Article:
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Meaning of “dribble” in the English Dictionary

"dribble" in British English

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dribbleverb [I or T]

uk   /ˈdrɪb.əl/  us   /ˈdrɪb.əl/
to (cause a liquid to) flow very slowly in small amounts: The water was barely dribbling out of the tap.UK Dribble the remaining olive oil over the tomatoes.
UK to have liquid slowly coming out of your mouth: Babies dribble constantly.
dribbler
noun [C] uk   /ˈdrɪb.əl.ər/  us   /ˈdrɪb.əl.ɚ/
He's a good dribbler.
dribbling
noun [U] uk   /ˈdrɪb.əl.ɪŋ/  us   /ˈdrɪb.əl.ɪŋ/

dribblenoun

uk   /ˈdrɪb.əl/  us   /ˈdrɪb.əl/
  • dribble noun (FROM MOUTH)

[C or U] UK liquid that comes out of your mouth: There was dribble all over her chin. a dribble of saliva
  • dribble noun (SLOW FLOW)

[C or U] a very slow flow of a liquid: The flow of water was reduced to a dribble.
(Definition of dribble from the Cambridge Advanced Learner’s Dictionary & Thesaurus © Cambridge University Press)

"dribble" in American English

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dribbleverb

 us   /ˈdrɪb·əl/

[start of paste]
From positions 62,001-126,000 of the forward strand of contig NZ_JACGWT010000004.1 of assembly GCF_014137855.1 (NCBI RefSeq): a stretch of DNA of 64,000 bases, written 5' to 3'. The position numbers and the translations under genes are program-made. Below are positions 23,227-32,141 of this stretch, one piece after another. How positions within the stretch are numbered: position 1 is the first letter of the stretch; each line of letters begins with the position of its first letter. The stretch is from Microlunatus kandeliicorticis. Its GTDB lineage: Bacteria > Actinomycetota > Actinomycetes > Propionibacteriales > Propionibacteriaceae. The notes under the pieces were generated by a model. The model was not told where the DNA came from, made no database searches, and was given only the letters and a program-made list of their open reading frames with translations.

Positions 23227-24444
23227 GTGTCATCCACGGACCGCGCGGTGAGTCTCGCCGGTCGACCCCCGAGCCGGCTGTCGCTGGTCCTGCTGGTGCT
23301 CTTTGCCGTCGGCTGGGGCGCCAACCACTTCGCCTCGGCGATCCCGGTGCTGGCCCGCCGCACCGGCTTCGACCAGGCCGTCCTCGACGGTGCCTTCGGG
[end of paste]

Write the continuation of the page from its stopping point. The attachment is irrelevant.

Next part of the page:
• dribble verb (MOVE SLOWLY)

[I] to move or happen slowly in small amounts or a few at a time: Customers dribbled in and out all day.
[I] When a liquid dribbles, it escapes slowly in small drops: Juice dribbled down the baby’s chin.
  • dribble verb (MOVE BALL)

[I/T] in basketball, to move a ball by using your hand to bounce it against the ground, or in soccer by kicking it repeatedly

dribblenoun [C]

 us   /ˈdrɪb·əl/
  • dribble noun [C] (SMALL FLOW)

a small flow, esp. of liquid: Water leaked from the tank in dribbles.
  • dribble noun [C] (MOVING A BALL)

in basketball or soccer, the act of moving a ball by bouncing or kicking it: He took one dribble and then passed the ball.
(Definition of dribble from the Cambridge Academic Content Dictionary © Cambridge University Press)
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